I am married to a man who can make, build, or fix anything. He has built candlesticks, footstools, a laundry hamper, several acoustic guitars, and a sports car. Yes, a real car. Once, during one of my band rehearsals, he fabricated an aluminum music holder for a digital keyboard while we waited.
When I mention his skills in conversation, I’m often met with a mixture of envy and amazement that a person could actually not just possess the skill to fix things, but be able to conceptualize how to do it in the first place. I am bewildered that so many people view his skills as out-of-the-ordinary. Why would that be?
Matthew Crawford, in his excellent book Shop Class As Soulcraft, neatly summarizes an answer this way:
“…A decline in tool use would seem to betoken a shift in our mode of inhabiting the world: more passive and more dependent. And indeed, there are fewer occasions for the kind of spiritedness that is called forth when we take things in hand for ourselves, whether to fix them or to make them [emphasis mine]. What ordinary people once made, they buy; and what they once fixed for themselves, they replace entirely or hire an expert to repair, whose expert fix often involves installing a pre-made replacement part.”
At what point did we as a culture deliberately choose to be less self-reliant? Surely we must understand that the more we know about the world around us, and the more we understand how things are made, the more confident we feel and the more we can pass on to our children. Who would choose to give up that feeling of knowledge and empowerment?
I think we went wrong when we eliminated, for lack of a better term, vocational education from schools. In the early 1980s, schools began to assert that without a college degree, graduates wouldn’t be able to get a job. That impetus spelled the end of vocational ed, and with it died a generation of future mechanics, plumbers, carpenters, fabricators, machinists, cobblers, and tailors. The few American textile firms in this country struggle because they can't find anyone who knows how to operate a sewing machine.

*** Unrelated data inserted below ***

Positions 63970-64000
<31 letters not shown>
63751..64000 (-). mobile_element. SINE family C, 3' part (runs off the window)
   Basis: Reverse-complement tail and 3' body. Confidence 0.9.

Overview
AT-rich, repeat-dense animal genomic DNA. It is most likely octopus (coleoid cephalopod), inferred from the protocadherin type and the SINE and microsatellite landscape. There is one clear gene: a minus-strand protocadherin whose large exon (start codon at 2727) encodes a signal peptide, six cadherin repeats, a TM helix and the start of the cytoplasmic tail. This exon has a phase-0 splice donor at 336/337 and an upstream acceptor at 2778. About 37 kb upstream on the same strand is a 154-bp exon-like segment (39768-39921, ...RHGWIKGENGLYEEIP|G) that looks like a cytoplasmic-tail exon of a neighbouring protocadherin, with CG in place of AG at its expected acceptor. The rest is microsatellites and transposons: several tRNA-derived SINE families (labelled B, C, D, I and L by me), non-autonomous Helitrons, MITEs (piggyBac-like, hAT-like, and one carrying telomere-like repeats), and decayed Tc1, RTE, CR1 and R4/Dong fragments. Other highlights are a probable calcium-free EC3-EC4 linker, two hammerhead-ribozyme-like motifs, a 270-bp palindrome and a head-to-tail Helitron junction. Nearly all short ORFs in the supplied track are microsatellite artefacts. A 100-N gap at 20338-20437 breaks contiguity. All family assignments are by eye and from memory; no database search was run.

Coincident with the end of shop class, the rapid shift from the mechanical to the digital in the last quarter of the 20th century has increasingly served to separate us from the very appurtenances we have come to rely upon. Nowhere is this shift from the mechanical to the digital more apparent than in the automotive industry. Our cars have become more about computing than conveyance, no more able to be tinkered with, modified, or simply repaired than a particle accelerator. Dashboards feature error codes which can’t be read without a special digital diagnostic device. An oil change, once the entry point for aspiring mechanics, is now a proprietary service which can only be performed by your dealer. I feel like the automotive industry has reduced me in some essential way because I can no longer tinker with my own damn car.
The current Maker movement is ripe for revisiting our “vocational” education. With all our hindsight and all the knowledge we now have about multiple kinds of intelligence, it’s an easy leap to broaden the definition of “make” to include “craft.” Imagine the kind of workshop that could exist in your school, with a 3-d printer for printing prototypes side by side with a wood shop for a full-sized build. Or a computer equipped with a CAD program to visualize a fuse box and circuit system for a car along with the actual wiring harness, crimp tools and pliers.
As children, we are proudest when we master basic skills: Tying our shoes; combing our hair. We are programmed for self-preservation by a deep sense of satisfaction that we feel when we are self-reliant, which recalls Crawford’s statement about the spiritedness we feel when we take things in hand for ourselves. But as we continue to have to rely on others to fix the things we surround ourselves with, we are not modeling self-reliance for our children. We’re modeling helplessness.
Let’s not make the same mistake we made in the early 80s and eliminate one entire course of study because another is in favor at the moment. Let's build a curriculum that addresses all our learners in all their flavors, both digital and mechanical. In the meantime, go fix that squeaky door. A little WD-40 should do it.